|Method||Copper engraved with hand colour|
|Published||Performed by Ihon Speede And are to be sold by Roger Rea the Elder and younger at ye Golden Crosse in Cornhill against the Exchange [London, c.1666]|
|Dimensions||378 x 509 mm|
A very unusual printing of John Speed's beautiful county map of Devonshire with an inset plan of Exeter and crests of the nobility. The county hundreds are outlined in hand colour, and the hatchured oceans are presented in full wash colour. Cities, towns, and villages are picked out in red, and mountains, forests, and enclosures are shown pictorially. Above the crests of local nobles is the Royal Arms.
This particular printing is unusual in having Roger Rea's imprint, but a blank verso. It is likely that the map was sold loose to Rea's competitor John Overton, for inclusion in one of his composite atlases. Although Overton eventually acquired the plate, this example lacks the Cavendish arms which were added to the left hand side for the Bassett & Chiswell printings of Speed's Theatre.
John Speed (1552-1629) is the most famous of all English cartographers primarily as a result of The Theatre of the Empire of Great Britaine, the first atlas of the British Isles. The maps from this atlas are the best known and most sought-after of all county maps. The maps were derived mainly from the earlier prototypes of Christopher Saxton and Robert Norden but with notable improvements including parish "Hundreds" and county boundaries, town plans and embellishments such as the coats of arms of local Earls, Dukes, and the Royal Household. The maps are famed for their borders consisting of local inhabitants in national costume and panoramic vignette views of major cities and towns. An added feature is that regular atlas copies have English text printed on the reverse, giving a charming description of life in the early seventeenth century of the region. The overall effect produced very decorative, attractive and informative maps.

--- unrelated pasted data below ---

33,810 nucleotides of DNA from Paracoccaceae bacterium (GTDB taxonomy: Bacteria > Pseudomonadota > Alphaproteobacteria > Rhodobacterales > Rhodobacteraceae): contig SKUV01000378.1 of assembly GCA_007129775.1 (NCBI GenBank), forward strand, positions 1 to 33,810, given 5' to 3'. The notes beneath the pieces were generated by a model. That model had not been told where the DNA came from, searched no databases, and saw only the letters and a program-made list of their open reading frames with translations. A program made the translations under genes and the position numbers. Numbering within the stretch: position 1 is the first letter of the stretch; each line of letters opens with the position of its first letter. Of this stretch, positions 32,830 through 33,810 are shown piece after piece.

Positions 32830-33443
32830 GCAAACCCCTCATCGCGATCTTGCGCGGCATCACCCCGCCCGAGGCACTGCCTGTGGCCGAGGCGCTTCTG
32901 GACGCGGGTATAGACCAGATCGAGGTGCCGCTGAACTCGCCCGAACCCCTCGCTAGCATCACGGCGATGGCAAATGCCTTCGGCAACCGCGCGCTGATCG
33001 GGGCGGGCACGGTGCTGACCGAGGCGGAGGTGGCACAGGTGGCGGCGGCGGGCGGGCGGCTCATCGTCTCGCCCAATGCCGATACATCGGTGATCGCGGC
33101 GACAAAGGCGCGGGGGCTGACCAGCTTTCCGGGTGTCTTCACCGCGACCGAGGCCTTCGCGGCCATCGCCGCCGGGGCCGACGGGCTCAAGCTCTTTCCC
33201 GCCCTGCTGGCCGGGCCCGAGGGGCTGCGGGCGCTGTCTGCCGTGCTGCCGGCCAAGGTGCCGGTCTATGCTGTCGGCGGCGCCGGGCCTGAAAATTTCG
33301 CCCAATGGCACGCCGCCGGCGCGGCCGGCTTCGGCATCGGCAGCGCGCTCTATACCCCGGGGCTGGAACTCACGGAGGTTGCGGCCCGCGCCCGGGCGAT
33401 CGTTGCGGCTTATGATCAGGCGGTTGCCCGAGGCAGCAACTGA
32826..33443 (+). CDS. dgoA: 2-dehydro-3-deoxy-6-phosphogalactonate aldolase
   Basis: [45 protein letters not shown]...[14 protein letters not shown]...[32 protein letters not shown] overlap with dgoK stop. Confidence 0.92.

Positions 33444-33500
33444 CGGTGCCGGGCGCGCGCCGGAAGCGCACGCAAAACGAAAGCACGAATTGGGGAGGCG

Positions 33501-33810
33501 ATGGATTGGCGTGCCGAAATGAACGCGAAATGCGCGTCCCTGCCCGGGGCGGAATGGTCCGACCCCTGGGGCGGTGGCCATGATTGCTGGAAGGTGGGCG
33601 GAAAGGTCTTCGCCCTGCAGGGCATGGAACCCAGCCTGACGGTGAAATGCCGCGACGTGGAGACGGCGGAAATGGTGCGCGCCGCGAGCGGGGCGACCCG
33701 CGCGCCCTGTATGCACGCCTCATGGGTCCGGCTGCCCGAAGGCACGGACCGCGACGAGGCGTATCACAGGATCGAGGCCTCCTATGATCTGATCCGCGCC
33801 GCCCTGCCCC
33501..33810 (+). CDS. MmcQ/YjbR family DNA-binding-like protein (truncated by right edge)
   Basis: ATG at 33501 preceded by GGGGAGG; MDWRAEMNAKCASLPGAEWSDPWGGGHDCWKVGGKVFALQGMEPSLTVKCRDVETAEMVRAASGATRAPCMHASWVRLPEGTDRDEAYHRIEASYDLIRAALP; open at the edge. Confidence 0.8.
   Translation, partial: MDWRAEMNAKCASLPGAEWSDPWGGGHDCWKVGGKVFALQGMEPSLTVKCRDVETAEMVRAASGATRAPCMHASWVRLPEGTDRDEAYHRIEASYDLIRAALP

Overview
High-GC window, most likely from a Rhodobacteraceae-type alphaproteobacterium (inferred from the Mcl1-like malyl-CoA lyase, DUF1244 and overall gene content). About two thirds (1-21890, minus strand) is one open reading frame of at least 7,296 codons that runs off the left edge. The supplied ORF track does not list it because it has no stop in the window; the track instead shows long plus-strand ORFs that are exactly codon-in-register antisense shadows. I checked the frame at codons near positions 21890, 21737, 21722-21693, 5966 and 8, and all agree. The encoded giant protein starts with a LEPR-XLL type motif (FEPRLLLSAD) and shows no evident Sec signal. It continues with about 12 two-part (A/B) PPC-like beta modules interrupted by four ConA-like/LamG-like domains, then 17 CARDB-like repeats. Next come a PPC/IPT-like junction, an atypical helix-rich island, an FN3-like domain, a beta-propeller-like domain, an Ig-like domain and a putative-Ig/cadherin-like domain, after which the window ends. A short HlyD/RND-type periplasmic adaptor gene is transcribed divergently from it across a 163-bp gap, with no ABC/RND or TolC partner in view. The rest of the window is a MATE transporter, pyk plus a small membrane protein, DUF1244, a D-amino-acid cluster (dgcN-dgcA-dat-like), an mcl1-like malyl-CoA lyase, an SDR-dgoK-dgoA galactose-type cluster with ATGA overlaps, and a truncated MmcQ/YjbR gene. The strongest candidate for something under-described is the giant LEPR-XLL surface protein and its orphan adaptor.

For the publication of this prestigious atlas Speed turned to the most successful London print-sellers of the day, John Sudbury and George Humble. William Camden introduced the leading Flemish engraver, Jodocus Hondius Sr. to John Speed in 1607 because first choice engraver William Rogers had died a few years earlier. Work commenced with the printed proofs being sent back and forth between London and Amsterdam for correction and was finally sent to London in 1611 for publication. The work was an immediate success and the maps themselves being printed for the next 150 years.
Speed was born in 1552 at Farndon, Cheshire. Like his father before him he was a tailor by trade, but around 1582 he moved to London. During his spare time Speed pursued his interests of history and cartography and in 1595 his first map of Canaan was published in the "Biblical Times". This raised his profile and he soon came to the attention of poet and dramatist Sir Fulke Greville a prominent figure in the court of Queen Elizabeth. Greville as Treasurer of the Royal Navy gave Speed an appointment in the Customs Service giving him a steady income and time to pursue cartography. Through his work he became a member of such learned societies as the Society of Antiquaries and associated with the likes of William Camden Robert Cotton and William Lambarde. He died in 1629 at the age of seventy-seven.
Condition: Central vertical fold as issued. Fleur-de-lis watermark. Blank on verso. Repaired tears to centre fold. Remargined on left side with minor infilling.